DAILY CATHOLIC     FRI-SAT-SUN     April 9-11, 1999     vol. 10, no. 70

GETTING TO THE HEART OF THE MATTER

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    INTRODUCTION      "Getting to the Heart of the Matter" is what Sister Mary Lucy Astuto pinpoints in every issue when she takes a common sense approach to living our faith with her practical columns.

          Today Sister bares her heart and soul in sharing one of the most important people in her life, her dear earthly mother who is near death's door at 92. It is through Jesus' Divine Mercy that Sister's mother was given a loving husband and five children, one who became a priest and Sister Mary Lucy who has become the kind of nun all of us long for - a loyal, nun who remains loyal to all the Church teaches and is proud to wear the habit - the true garment for a bride of Christ. It is this same Divine Mercy that Sister asks for on behalf of her mother that He will take her home to be with Him quickly and forever. It is most appropriate that she writes about this during the week dedicated to the Divine Mercy Novena and we ask all to help her in calling down Divine Mercy for her dear mother who has suffered so and richly deserves the rewards that await her soon in Heavenly bliss.

          Her column provides effective, vital insights into our faith and ways of fulfilling God's Will every day in every way. You can visit Sr. Lucy at her web site for Heart of Mary Ministry at http://www.heartofmaryministry.com or you can reach her at Srmarylucy@aol.com by e-mail.


MY MOTHER IS DYING

          My mother is dying. I’ve been her primary caretaker since she fell and broke her back on New Year’s Day, 1997. She now weighs 67 pounds. Though she was never more than 5’ 2” in height, 67 pounds is quite meager.

          She’s had quite a history. In 1927, when she was 20 years of age, she contracted tuberculosis. In those days, there was no antibiotic for a cure. She was cured, however. The Doctors collapsed her infected lung to give it rest. In her case, it worked. God wanted our Mom to live to bring five children into the world, one of whom would become a priest and another, a Religious Sister of Mercy.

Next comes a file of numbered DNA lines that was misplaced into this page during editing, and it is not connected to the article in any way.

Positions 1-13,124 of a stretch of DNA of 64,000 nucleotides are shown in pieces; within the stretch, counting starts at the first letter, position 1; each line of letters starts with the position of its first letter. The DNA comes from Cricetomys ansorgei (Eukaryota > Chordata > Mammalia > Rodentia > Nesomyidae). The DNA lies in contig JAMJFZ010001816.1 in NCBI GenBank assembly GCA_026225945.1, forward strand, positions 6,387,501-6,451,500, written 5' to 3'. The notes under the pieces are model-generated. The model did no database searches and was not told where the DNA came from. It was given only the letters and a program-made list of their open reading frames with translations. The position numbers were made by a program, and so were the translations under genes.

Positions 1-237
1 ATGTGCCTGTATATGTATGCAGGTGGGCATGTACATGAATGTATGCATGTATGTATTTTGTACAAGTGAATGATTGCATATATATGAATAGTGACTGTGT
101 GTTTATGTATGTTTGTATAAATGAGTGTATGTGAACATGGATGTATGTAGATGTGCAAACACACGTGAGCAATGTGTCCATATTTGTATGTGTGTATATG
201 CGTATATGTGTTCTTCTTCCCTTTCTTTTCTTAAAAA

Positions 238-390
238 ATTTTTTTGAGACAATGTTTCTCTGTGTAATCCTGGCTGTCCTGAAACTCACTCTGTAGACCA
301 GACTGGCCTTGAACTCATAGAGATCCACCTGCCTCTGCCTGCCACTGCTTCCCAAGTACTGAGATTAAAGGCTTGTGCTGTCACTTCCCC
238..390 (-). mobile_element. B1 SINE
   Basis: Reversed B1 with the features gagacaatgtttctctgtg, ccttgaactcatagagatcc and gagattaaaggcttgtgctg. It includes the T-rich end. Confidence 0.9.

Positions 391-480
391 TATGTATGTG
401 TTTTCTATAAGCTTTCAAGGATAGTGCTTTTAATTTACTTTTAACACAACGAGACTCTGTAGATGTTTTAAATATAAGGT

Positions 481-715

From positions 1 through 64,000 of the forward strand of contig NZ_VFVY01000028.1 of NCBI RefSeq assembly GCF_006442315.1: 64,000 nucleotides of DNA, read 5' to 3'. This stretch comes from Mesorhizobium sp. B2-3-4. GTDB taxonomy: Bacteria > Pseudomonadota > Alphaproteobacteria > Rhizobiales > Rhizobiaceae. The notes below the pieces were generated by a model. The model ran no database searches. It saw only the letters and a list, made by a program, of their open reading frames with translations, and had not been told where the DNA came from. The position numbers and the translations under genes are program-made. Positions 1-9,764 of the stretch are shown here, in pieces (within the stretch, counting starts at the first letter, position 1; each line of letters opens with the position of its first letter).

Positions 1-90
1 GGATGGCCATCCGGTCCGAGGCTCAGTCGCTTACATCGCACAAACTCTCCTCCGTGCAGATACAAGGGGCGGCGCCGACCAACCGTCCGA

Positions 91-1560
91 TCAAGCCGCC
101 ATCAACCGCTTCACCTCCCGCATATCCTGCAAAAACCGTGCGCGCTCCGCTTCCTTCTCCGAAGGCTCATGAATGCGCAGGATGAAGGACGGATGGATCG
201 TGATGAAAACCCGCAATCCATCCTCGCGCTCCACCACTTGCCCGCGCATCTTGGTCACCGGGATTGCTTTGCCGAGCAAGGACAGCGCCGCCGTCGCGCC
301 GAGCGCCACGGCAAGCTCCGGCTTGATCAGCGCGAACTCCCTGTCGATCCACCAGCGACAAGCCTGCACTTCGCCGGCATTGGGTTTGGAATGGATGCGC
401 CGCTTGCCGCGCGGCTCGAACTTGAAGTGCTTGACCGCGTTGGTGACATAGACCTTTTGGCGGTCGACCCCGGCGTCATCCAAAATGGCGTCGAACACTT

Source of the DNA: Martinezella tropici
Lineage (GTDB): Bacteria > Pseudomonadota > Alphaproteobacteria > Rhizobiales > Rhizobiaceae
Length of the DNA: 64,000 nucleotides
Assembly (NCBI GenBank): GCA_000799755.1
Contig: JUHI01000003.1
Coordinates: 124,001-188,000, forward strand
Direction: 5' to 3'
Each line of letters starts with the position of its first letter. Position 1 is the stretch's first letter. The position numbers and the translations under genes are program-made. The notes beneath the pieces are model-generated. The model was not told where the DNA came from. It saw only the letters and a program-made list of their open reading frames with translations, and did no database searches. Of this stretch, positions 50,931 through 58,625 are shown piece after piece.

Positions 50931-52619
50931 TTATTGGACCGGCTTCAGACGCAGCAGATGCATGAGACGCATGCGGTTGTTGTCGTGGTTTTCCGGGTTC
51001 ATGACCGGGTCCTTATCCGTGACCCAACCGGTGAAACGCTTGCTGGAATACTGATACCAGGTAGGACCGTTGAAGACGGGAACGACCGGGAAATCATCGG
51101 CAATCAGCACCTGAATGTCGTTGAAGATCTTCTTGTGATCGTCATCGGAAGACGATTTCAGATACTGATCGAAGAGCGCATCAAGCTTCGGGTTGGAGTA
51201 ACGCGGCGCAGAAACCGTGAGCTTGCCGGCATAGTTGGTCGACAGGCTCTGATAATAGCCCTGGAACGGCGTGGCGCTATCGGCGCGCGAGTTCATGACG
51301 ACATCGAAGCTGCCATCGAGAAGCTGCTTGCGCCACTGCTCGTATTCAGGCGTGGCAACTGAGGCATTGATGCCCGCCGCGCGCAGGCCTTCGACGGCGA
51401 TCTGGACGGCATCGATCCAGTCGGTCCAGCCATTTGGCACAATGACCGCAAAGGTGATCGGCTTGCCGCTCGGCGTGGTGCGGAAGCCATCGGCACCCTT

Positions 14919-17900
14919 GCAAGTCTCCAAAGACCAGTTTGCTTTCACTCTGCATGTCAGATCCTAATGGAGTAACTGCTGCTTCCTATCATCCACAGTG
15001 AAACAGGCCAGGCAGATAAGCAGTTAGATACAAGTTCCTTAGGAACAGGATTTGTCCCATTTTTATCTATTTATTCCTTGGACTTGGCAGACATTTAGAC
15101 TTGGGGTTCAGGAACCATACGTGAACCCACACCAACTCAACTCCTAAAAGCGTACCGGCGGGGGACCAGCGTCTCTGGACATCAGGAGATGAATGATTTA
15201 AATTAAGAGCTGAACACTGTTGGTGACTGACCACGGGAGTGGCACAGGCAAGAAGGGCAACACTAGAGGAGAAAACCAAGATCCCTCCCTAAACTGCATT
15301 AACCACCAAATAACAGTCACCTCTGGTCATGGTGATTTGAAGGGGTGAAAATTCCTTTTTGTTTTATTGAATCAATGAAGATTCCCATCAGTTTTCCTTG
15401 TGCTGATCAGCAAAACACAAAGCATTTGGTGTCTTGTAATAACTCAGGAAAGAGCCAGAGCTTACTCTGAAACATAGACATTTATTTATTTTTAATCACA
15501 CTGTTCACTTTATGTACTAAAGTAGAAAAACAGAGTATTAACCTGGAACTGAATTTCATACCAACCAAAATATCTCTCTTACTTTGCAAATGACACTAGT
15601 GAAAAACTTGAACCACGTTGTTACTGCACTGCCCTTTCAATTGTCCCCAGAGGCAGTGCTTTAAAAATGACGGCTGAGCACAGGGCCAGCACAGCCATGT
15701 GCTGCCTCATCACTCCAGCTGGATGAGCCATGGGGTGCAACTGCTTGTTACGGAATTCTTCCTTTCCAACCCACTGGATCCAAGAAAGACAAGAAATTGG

If she is sustained until May 14 this year, she will have her 92nd birthday.

          Everyone could agree that in 92 years, much can be done and can happen in a person’s life. But my mother’s life is not just what has happened to her. It’s about what has happened because of her. It’s HOW she lived her life, reared her children, carried out the duties in her state in life.

          My mother was an “ordinary” wife, and an “ordinary” mother. Yet, again, not so “ordinary.” She was always a “home-body.” She didn’t like the “wild life” out in the world. She didn’t visit relatives or friends to play cards or drink wine. Those things never attracted her. She liked to be home. She just wanted to keep a clean house, cook good meals, and above all, do a good job in caring for her husband and rearing her children. And she did all those things exceptionally well. She was an extraordinary woman because she did her ordinary duties very well.

          I shall always be grateful for the many times she baked homemade bread, homemade pizza, homemade cakes and cooked all those wonderful Sicilian meals without need of recipes. I will always be grateful for how tidy she kept the house and how attentive she was to us when we were sick. But what I shall be grateful for the most was how she reared us in Catholicism, how she made sure we got a good Catholic education, learned our prayers, and received the Sacraments.

          Yes, I remember my mother asking now and then when I was quite young, if I had been to confession within the last few weeks. She never invaded the privacy of my conscience, but she did help me form the HABIT of going to confession, at least once a month, but preferably, every two weeks.

          To Mom, the practice of our Catholic Faith and prayer were essential. Even now, my mother, whose mind is almost all “gone,” prays out loud. She prays herself to sleep often. When I hear her, I know that is not something she started lately. She is about to close a life that has prayed much. She formed the habit of prayer a long time ago.

          I do not ask God to preserve her life. I do ask Him, however, to please take her straight to Heaven. For if any of us can become great saints by doing our ordinary duties well, my mother is proof.

          “Jesus, Mary, and Joseph, may she breathe forth her soul in peace with You!”

          God bless her ... and you!


April 9-11, 1999       volume 10, no. 70
GETTING TO THE HEART OF THE MATTER by Sister Mary Lucy Astuto

DAILY CATHOLIC

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